In spring 2011and 2012, she taught weekly art classes during the LEAP Afterschool Program at the Cobbs Creek Branch of the Free Library through a Philadelphia Arts and Education Partnership and Free Library of Philadelphia Artist-in Residence.

In spring 2009, she taught a series of workshops sponsored by Al-Bustan combining encaustic painting techniques with the ancient art of Arabic calligraphy. These workshops were hosted by University City Arts League. The students created a collective piece entitled “Nahnu Al-Amal” or “We are the Hope” that has been displayed at State Senator James Roebuck’s office and the Walnut Street West branch of the Free Library of Philadelphia.

Through The Center for Emerging Visual Artists’ Hand-in-Hand program, Tremain taught encaustic painting to students at the Northern Home for Children in July and August 2009. She has conducted a series of art workshops for the after-school program for residents of People’s Emergency Center, an agency serving homeless families, taught children weekly at the Lutheran Settlement House and did a 10-session residency in the Spring of 2013 at Baring House, a crisis nursery in West Philadelphia, through this program.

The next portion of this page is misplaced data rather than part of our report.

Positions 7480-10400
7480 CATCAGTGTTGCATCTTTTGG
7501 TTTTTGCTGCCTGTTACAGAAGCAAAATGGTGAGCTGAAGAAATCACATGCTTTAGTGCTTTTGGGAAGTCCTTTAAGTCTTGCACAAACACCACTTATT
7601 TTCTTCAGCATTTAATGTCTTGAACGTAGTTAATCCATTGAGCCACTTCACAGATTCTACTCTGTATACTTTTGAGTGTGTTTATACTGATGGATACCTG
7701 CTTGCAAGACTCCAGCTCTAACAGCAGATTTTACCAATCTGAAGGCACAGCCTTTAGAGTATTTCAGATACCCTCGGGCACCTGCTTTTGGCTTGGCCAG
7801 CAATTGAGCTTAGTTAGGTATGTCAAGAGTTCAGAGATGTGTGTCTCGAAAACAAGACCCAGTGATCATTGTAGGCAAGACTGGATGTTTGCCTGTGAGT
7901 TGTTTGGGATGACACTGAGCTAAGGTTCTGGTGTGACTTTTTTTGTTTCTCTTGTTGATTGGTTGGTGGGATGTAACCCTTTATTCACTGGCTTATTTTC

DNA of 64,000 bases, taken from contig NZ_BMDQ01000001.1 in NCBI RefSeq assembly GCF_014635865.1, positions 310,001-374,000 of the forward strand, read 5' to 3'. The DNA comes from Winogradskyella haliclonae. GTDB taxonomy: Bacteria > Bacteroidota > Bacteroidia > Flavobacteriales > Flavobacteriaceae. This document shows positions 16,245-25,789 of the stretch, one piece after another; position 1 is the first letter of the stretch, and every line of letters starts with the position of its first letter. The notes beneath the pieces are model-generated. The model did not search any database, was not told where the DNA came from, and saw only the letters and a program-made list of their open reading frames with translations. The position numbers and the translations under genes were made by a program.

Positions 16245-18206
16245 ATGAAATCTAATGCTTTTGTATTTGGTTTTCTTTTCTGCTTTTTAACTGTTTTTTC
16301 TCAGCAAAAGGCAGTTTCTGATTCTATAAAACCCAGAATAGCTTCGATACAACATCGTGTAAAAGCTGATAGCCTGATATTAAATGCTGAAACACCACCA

In the spring of 2008, she did a workshop on the encaustic painting process to middle school students at the Penn Alexander School. To tie into their academic studies of Africa that year, the inspiration for their images was taken from the Yoruba deities of West Africa. She did the same in the spring of 2009 using Navajo patterns to as a part of their Native American studies.

In 2005 and 2006 Tremain held a series of one-day workshops on the encaustic process in her West Philadelphia studio.

Tremain engaged in a two-year study of the visual artists of the Harlem Renaissance with students at Jubilee School which culminated in an outdoor mural funded by the Pennsylvania Council on the Arts in the spring of 2004.

In the fall of 2004, while an artist-in-residence at the McColl Center for Visual Art in Charlotte, NC, Tremain taught the Charlotte Mecklenburg public school art teachers the encaustic process to take back to their students. She also led an encaustic project with people who were currently homeless in the city of Charlotte through the Urban Ministry Center’s Art Works program.